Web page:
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Overview of Synchronization Primitives

The .NET Framework provides a range of synchronization primitives for controlling the interactions of threads and avoiding race conditions. These can be roughly divided into three categories: locking, signaling, and interlocked operations.

The categories are not tidy nor clearly defined: Some synchronization mechanisms have characteristics of multiple categories; events that release a single thread at a time are functionally like locks; the release of any lock can be thought of as a signal; and interlocked operations can be used to construct locks. However, the categories are still useful.

It is important to remember that thread synchronization is cooperative. If even one thread bypasses a synchronization mechanism and accesses the protected resource directly, that synchronization mechanism cannot be effective.

This overview contains the following sections:

Locks give control of a resource to one thread at a time, or to a specified number of threads. A thread that requests an exclusive lock when the lock is in use blocks until the lock becomes available.

The simplest form of locking is the C# lock statement (SyncLock in Visual Basic), which controls access to a block of code. Such a block is frequently referred to as a critical section. The lock statement is implemented by using the Enter and Exit methods of the Monitor class, and it uses try…catch…finally to ensure that the lock is released.

In general, using the lock statement to protect small blocks of code, never spanning more than a single method, is the best way to use the Monitor class. Although powerful, the Monitor class is prone to orphan locks and deadlocks.

The Monitor class provides additional functionality, which can be used in conjunction with the lock statement:

  • The TryEnter method allows a thread that is blocked waiting for the resource to give up after a specified interval. It returns a Boolean value indicating success or failure, which can be used to detect and avoid potential deadlocks.

  • The Wait method is called by a thread in a critical section. It gives up control of the resource and blocks until the resource is available again.

  • The Pulse and PulseAll methods allow a thread that is about to release the lock or to call Wait to put one or more threads into the ready queue, so that they can acquire the lock.

Timeouts on Wait method overloads allow waiting threads to escape to the ready queue.

The Monitor class can provide locking in multiple application domains if the object used for the lock derives from MarshalByRefObject.

Monitor has thread affinity. That is, a thread that entered the monitor must exit by calling Exit or Wait.

The Monitor class is not instantiable. Its methods are static (Shared in Visual Basic), and act on an instantiable lock object.

For a conceptual overview, see Monitors.

Threads request a Mutex by calling an overload of its WaitOne method. Overloads with timeouts are provided, to allow threads to give up the wait. Unlike the Monitor class, a mutex can be either local or global. Global mutexes, also called named mutexes, are visible throughout the operating system, and can be used to synchronize threads in multiple application domains or processes. Local mutexes derive from MarshalByRefObject, and can be used across application domain boundaries.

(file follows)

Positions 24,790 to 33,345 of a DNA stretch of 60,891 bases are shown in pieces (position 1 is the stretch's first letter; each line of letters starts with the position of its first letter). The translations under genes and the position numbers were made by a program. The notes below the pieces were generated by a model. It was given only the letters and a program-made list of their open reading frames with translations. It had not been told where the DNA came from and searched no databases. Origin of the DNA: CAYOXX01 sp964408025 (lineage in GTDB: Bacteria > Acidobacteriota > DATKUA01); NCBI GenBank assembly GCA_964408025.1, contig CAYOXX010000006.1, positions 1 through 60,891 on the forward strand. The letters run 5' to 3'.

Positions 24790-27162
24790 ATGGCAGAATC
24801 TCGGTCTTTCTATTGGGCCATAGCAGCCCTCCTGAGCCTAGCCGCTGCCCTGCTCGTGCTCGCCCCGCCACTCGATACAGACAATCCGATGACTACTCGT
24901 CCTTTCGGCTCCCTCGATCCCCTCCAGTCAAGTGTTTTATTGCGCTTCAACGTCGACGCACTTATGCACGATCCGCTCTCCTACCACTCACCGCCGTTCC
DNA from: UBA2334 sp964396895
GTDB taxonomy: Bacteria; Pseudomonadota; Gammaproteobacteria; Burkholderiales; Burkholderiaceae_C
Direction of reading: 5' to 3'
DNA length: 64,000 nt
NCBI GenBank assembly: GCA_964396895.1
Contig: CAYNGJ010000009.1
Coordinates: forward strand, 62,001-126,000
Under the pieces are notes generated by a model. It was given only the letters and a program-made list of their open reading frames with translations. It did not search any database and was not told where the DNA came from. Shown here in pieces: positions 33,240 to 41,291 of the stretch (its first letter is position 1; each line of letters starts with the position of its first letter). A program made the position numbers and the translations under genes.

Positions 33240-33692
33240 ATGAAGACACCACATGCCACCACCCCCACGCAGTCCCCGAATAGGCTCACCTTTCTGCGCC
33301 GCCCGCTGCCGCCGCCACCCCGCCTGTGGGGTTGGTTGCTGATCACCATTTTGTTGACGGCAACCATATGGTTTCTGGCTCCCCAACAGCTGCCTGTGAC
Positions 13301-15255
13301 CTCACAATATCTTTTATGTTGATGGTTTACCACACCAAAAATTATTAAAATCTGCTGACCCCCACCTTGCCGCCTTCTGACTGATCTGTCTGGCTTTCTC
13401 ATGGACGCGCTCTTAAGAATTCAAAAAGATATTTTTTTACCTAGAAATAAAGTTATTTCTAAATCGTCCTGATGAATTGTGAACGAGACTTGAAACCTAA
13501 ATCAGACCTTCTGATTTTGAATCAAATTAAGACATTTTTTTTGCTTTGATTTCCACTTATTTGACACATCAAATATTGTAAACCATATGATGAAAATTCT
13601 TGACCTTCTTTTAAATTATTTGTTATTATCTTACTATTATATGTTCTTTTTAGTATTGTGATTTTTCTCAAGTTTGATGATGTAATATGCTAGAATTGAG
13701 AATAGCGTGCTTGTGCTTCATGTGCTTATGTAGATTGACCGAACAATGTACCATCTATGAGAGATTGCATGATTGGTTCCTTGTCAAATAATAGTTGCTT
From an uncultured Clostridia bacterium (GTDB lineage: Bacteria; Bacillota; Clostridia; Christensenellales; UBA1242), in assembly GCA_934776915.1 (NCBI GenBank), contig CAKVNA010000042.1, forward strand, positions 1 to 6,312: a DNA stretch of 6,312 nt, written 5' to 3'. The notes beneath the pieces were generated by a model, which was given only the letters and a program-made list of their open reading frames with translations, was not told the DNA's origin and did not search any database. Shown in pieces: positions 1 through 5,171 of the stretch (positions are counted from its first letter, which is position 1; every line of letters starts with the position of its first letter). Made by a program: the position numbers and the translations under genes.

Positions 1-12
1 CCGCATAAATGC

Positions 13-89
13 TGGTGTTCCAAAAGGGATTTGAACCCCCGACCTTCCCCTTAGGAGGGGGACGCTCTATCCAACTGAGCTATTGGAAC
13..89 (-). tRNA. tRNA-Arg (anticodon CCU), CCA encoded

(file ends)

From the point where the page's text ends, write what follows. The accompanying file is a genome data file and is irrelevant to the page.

In addition, Mutex derives from WaitHandle, which means that it can be used with the signaling mechanisms provided by WaitHandle, such as the WaitAll, WaitAny, and SignalAndWait methods.

Like Monitor, Mutex has thread affinity. Unlike Monitor, a Mutex is an instantiable object.

For a conceptual overview, see Mutexes.

Starting with the .NET Framework 4, you can use the SpinLock class when the overhead required by Monitor degrades performance. When SpinLock encounters a locked critical section, it simply spins in a loop until the lock becomes available. If the lock is held for a very short time, spinning can provide better performance than blocking. However, if the lock is held for more than a few tens of cycles, SpinLock performs just as well as Monitor, but will use more CPU cycles and thus can degrade the performance of other threads or processes.

Locks need not be exclusive. It is often useful to allow a limited number of threads concurrent access to a resource. Semaphores and reader-writer locks are designed to control this kind of pooled resource access.

The ReaderWriterLockSlim class addresses the case where a thread that changes data, the writer, must have exclusive access to a resource. When the writer is not active, any number of readers can access the resource (for example, by calling the EnterReadLock method). When a thread requests exclusive access, (for example, by calling the EnterWriteLock method), subsequent reader requests block until all existing readers have exited the lock, and the writer has entered and exited the lock.

ReaderWriterLockSlim has thread affinity.

For a conceptual overview, see Reader-Writer Locks.

The Semaphore class allows a specified number of threads to access a resource. Additional threads requesting the resource block until a thread releases the semaphore.

Like the Mutex class, Semaphore derives from WaitHandle. Also like Mutex, a Semaphore can be either local or global. It can be used across application domain boundaries.